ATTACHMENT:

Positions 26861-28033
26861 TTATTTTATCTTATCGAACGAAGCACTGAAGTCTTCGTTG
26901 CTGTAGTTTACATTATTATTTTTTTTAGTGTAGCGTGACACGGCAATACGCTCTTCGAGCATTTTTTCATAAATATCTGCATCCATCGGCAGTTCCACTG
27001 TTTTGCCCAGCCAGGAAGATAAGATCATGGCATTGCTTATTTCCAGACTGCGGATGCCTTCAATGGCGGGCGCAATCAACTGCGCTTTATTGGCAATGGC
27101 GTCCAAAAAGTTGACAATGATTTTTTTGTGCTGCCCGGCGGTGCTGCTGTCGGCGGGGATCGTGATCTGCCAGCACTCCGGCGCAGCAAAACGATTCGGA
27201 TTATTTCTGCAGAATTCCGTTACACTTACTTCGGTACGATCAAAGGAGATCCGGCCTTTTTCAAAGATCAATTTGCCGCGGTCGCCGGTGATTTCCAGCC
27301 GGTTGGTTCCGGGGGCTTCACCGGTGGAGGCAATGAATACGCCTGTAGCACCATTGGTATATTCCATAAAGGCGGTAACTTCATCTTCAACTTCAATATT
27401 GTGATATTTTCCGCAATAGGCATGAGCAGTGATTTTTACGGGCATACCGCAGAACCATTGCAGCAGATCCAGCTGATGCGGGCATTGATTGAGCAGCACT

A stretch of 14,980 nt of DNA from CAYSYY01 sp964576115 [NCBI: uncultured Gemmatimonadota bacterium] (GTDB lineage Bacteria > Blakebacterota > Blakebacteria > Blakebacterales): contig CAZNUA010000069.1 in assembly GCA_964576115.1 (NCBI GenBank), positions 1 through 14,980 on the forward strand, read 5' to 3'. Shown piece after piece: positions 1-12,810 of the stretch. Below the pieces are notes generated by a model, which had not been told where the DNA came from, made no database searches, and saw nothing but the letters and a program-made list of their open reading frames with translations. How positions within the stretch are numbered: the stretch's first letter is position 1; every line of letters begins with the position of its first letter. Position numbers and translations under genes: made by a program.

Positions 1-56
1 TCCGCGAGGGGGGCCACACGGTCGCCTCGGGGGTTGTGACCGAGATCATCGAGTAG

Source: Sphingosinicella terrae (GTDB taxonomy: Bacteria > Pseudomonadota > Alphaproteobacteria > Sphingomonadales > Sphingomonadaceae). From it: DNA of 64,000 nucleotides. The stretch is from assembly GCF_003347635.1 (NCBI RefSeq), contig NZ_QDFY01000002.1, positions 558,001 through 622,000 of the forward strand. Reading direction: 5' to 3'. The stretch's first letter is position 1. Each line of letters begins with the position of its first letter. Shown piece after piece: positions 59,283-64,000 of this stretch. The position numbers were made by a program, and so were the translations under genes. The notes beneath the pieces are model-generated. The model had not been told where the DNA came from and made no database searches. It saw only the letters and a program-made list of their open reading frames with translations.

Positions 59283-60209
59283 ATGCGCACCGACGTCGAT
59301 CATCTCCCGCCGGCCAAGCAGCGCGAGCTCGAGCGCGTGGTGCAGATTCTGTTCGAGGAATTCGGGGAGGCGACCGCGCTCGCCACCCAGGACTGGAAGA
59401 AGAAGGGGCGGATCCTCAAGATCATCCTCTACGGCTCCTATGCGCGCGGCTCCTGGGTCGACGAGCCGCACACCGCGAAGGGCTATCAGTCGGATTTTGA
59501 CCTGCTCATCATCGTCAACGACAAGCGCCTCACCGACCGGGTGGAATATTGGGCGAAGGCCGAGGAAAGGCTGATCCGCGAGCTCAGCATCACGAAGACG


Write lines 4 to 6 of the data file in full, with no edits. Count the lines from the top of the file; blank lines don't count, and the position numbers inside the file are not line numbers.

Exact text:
27001 TTTTGCCCAGCCAGGAAGATAAGATCATGGCATTGCTTATTTCCAGACTGCGGATGCCTTCAATGGCGGGCGCAATCAACTGCGCTTTATTGGCAATGGC
27101 GTCCAAAAAGTTGACAATGATTTTTTTGTGCTGCCCGGCGGTGCTGCTGTCGGCGGGGATCGTGATCTGCCAGCACTCCGGCGCAGCAAAACGATTCGGA
27201 TTATTTCTGCAGAATTCCGTTACACTTACTTCGGTACGATCAAAGGAGATCCGGCCTTTTTCAAAGATCAATTTGCCGCGGTCGCCGGTGATTTCCAGCC